Médecins Sans Frontières/ Doctors Without Borders increases its operations in Bangladesh

Médecins Sans Frontières/ Doctors Without Borders increases its operations in Bangladesh

Mercredi 18 octobre 2017 — Geneva. In response to the unfolding humanitarian crisis in Cox’s Bazar, Bangladesh, Médecins Sans Frontières/Doctors Without Borders (MSF) has hugely increased its operations in the country. It follows the influx of more than 582,000 Rohingya refugees since August 25, after the renewal of violence in Rakhine State, Myanmar.

In nearly two months, MSF has treated more than 30,000 patients in the Cox’s Bazar area, effectively five times the number of people who sought treatment at MSF facilities during the same period last year.

“We are concerned that if the response to this crisis does not increase to meet the huge demand for shelter, clean water, medical care and food, then the risk of disease outbreaks looms, and with that, a public health emergency,” said MSF Emergency Coordinator, Robert Onus.

The organisation has hired an additional 800 staff, bringing the total number of staff on the ground in Cox’s Bazar from around 200 people to 1,000.

MSF has rapidly expanded its in-patient capacity at its Kutupalong medical facility from 50 to 70 beds, with new wards and isolation capacity for infectious diseases. The inpatient health facility, which provides basic primary and secondary healthcare services and is MSF’s largest health facility in Cox’s Bazar, has been running since 2009.  A second in-patient facility is under construction in Balukhali and is expected to open in the coming days with a focus on mother and child health. Two more in-patient facilities are also planned to open in the region to meet the increased demand for secondary healthcare. Additional health posts and mobile clinics have already been set up to meet the increased need for primary healthcare in Kutupalong, Balukhali, Mainnerghona, Jamtoli, Unchiparang and along the entry points at the border.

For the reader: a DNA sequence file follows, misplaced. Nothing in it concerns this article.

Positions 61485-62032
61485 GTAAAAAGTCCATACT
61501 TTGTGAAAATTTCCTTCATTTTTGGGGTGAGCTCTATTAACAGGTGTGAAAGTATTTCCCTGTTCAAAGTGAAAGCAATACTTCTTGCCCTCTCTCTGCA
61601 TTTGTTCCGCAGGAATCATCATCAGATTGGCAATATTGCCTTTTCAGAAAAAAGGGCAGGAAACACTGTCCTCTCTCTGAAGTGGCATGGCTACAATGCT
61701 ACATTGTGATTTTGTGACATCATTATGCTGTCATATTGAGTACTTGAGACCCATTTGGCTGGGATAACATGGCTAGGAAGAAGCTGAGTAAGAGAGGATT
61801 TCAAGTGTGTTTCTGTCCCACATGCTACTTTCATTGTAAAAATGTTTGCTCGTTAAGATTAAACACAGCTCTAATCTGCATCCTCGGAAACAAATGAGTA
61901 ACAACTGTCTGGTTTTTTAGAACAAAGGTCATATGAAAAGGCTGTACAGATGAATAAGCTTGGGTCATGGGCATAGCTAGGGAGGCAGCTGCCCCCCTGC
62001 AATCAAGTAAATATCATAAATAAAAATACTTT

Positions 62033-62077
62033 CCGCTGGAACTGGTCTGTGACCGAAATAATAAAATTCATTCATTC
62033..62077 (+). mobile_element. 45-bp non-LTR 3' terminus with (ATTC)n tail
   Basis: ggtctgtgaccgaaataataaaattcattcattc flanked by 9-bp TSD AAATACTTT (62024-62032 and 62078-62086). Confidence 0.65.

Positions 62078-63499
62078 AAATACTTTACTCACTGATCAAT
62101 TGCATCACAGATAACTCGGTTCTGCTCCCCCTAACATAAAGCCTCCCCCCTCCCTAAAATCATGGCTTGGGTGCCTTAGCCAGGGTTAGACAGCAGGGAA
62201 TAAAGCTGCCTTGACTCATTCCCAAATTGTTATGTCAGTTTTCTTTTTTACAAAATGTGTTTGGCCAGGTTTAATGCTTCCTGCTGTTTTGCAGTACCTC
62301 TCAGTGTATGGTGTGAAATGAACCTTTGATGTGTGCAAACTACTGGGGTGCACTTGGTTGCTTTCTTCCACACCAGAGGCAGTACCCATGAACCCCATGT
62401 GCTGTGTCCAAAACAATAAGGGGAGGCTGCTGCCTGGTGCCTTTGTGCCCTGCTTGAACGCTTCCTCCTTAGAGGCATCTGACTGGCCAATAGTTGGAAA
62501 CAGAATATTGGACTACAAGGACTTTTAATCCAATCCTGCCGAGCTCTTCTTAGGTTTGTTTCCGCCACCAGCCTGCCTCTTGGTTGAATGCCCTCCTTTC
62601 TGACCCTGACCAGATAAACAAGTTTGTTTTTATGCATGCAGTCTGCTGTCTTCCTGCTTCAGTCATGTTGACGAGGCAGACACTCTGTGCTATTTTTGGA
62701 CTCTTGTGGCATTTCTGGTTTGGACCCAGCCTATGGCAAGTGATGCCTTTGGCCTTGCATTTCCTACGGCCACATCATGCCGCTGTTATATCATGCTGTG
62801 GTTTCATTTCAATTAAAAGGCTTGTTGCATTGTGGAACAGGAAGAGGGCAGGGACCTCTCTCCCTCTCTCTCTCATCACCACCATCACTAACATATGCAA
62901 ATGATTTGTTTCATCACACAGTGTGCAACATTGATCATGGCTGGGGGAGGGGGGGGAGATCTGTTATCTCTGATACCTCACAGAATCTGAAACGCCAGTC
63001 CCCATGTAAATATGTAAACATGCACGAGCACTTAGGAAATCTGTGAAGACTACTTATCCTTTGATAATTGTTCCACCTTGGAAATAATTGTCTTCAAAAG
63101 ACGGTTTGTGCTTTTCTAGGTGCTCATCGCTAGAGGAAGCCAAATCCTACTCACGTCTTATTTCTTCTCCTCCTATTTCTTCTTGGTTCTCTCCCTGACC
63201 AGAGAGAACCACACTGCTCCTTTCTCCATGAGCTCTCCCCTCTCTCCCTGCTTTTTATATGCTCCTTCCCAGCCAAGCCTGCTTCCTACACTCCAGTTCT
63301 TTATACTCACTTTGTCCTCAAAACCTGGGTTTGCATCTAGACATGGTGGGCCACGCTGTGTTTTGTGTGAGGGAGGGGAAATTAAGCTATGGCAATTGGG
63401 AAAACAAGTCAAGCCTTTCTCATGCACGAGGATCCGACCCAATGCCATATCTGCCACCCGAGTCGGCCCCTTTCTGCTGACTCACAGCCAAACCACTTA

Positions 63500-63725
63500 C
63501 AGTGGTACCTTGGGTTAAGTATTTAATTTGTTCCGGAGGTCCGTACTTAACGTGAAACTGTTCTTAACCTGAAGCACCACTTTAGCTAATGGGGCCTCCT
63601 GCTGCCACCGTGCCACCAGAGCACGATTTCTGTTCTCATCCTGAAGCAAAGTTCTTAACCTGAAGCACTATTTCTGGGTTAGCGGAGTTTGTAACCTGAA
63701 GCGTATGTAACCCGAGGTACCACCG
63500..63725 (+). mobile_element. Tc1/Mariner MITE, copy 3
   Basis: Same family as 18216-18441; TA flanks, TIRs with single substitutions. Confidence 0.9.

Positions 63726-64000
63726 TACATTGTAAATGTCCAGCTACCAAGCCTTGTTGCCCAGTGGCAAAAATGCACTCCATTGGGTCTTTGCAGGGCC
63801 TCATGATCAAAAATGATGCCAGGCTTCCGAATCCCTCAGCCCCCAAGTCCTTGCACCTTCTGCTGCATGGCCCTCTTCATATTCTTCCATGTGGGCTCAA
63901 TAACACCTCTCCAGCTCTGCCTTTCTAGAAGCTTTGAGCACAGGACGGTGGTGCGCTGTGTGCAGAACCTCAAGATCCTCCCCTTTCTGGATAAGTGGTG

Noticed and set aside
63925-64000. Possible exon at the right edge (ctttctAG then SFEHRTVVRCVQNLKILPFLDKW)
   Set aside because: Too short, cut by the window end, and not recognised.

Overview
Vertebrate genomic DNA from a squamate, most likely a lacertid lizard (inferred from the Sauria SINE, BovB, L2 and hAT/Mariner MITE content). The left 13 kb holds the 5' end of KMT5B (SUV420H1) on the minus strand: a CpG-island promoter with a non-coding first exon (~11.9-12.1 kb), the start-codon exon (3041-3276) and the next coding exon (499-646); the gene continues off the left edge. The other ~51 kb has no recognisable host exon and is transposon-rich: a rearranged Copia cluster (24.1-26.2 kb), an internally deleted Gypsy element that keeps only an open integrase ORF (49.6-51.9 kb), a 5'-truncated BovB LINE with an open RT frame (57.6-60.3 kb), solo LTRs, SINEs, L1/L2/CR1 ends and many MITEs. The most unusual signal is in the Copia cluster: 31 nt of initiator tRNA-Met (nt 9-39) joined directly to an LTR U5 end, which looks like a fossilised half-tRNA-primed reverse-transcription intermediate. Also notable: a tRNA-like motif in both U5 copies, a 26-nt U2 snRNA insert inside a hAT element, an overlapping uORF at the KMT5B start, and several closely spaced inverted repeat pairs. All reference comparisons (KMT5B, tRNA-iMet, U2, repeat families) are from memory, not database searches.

“Outside of the medical response, improving water and sanitation is an integral part of our attempts to prevent the spread of disease,” said Mr Onus. “With a population this large, access to adequate water and sanitation facilities is crucial, and as the number of people fleeing continues to rise, this work will continue well into December.”

MSF has built 200 latrines, 34 boreholes and a gravity water supply system while trucking an average of 100m3 water daily to the settlements from MSF’s Kutupalong medical facility.

Between now and the end of the year,  100 deep tube wells, 300 shallow tube wells and 1000 latrines will be constructed in the Balukhali and Kutupalong Makeshift Settlements.

“Given the size of the population (Kutapalong/Balukhali) at least 8,000 latrines are required – to help stop the spread of disease due to poor sanitation and hygiene,” said Mr Onus. “But with a population of more than 582,000 refugees on top of the existing 200,000 who arrived previously, huge gaps in services and infrastructure remain,” Mr Onus added.


Photo credits: Amelia Freelander/MSF


Etienne Lhermitte Media Officer at Médecins Sans Frontières/Ärzte ohne Grenzen (MSF)
Lukas Nef Communications Officer at Médecins Sans Frontières/Ärzte ohne Grenzen (MSF)